Q7: What are the leadership lessons and career paths for students? What about the $1.6 Trillion student loan crisis?
A7: Not every student is destined for college. Many children are messaged from an early age that they must attend a four-year college. My son went into the military after high school. Once discharged, he attended community college and pursued credentialing and ways to improve his technical skills. Every person has different gifts and aspirations.
Student aid drives up the cost of college. Award letters from FAFSA are actually loan agreements. The student loan situation is similar to the housing/mortgage bubble of several years ago. Right now, only 23% of people with student loans pay towards principle and interest; the rest, 77%, are paying less. This is a crisis waiting to happen. Federal student loans need to have best banking practices implemented into the system.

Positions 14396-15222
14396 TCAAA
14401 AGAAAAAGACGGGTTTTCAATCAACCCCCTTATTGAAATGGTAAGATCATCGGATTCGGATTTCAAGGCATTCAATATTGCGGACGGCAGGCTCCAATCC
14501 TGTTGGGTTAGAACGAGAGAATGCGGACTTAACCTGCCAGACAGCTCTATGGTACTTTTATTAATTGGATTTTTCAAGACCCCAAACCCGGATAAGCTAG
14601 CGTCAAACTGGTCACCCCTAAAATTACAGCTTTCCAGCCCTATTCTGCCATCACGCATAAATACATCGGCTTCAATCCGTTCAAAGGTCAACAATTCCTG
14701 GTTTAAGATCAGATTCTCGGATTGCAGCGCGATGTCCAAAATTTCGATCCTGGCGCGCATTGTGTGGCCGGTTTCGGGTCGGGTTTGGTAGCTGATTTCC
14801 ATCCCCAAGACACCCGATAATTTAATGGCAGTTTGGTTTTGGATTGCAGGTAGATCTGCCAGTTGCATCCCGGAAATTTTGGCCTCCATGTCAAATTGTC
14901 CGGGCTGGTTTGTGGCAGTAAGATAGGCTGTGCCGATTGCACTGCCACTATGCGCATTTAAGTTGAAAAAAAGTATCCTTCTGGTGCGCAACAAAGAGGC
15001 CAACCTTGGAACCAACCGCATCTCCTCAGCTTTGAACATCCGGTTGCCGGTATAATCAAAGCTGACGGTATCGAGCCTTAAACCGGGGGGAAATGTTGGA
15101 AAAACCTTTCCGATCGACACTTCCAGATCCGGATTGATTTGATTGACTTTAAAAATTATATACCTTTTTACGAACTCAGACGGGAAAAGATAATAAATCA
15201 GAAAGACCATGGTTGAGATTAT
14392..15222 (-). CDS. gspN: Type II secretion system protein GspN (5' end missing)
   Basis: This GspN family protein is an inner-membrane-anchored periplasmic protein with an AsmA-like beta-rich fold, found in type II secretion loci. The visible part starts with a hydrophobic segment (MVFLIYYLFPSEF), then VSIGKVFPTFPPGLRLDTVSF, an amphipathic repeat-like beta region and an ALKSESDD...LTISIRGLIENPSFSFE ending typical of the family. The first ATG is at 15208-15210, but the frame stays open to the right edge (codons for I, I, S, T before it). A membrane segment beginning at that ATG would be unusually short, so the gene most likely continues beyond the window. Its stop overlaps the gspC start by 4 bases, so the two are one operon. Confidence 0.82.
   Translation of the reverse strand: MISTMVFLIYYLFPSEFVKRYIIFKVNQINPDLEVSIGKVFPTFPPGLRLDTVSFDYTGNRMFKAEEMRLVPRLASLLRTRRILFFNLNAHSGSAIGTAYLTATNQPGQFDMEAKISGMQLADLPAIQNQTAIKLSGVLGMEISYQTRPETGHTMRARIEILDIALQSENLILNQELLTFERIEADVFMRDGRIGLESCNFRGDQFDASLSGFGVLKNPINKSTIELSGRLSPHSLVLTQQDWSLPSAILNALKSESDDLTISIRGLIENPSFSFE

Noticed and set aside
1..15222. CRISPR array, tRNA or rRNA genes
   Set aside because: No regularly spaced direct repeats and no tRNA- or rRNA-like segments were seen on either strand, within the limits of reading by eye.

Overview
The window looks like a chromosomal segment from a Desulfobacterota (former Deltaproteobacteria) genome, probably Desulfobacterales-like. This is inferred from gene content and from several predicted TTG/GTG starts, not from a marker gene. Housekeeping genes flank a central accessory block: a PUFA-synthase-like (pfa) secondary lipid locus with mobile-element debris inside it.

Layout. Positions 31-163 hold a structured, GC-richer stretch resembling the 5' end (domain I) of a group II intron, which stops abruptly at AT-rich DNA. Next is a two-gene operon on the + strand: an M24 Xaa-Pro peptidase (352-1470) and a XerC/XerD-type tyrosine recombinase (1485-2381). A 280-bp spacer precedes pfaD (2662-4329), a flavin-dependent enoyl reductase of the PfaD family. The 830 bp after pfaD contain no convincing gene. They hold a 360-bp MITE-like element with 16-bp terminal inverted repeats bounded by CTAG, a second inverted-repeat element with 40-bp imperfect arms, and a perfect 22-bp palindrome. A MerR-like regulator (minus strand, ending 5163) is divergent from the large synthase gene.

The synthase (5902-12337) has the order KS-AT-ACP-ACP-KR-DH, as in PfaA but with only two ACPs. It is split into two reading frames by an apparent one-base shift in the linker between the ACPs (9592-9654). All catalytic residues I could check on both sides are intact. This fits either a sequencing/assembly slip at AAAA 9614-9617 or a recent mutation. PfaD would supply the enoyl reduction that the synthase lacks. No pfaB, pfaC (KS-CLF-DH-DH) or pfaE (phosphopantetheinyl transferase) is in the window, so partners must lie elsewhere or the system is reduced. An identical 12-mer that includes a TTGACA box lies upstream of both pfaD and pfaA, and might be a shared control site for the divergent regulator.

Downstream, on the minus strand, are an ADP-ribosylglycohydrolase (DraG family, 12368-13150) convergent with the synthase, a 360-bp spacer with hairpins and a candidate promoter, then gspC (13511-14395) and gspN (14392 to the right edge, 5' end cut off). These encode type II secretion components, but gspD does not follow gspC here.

Q8: Tell us about US DOE Secretary Betsy DeVos’ Education Freedom Scholarship tour.
A8: Representatives of the US DOE have crisscrossed the country talking about the scholarships, to numerous states and schools. We want teachers, students, and parents to have freedom – to be free to innovate and fail. That is when we have success.
On our way out of the facility, I started a casual conversation with another attendee. I asked what she thought of Dr. Zais’ remarks. Before she answered, she wanted to introduce ourselves and said she is an administrator at ConVal, but I didn’t catch her name. After I introduced myself, she became visibly agitated. She was very upset by Dr. Zais’ comments. She said that the requirements of the Individuals with Disabilities Education Act (IDEA) is grossly underfunded by the federal government, and schools are given conflicting responsibilities and expectations. While I told her that I agreed with her, she stormed off unwilling to discuss it further.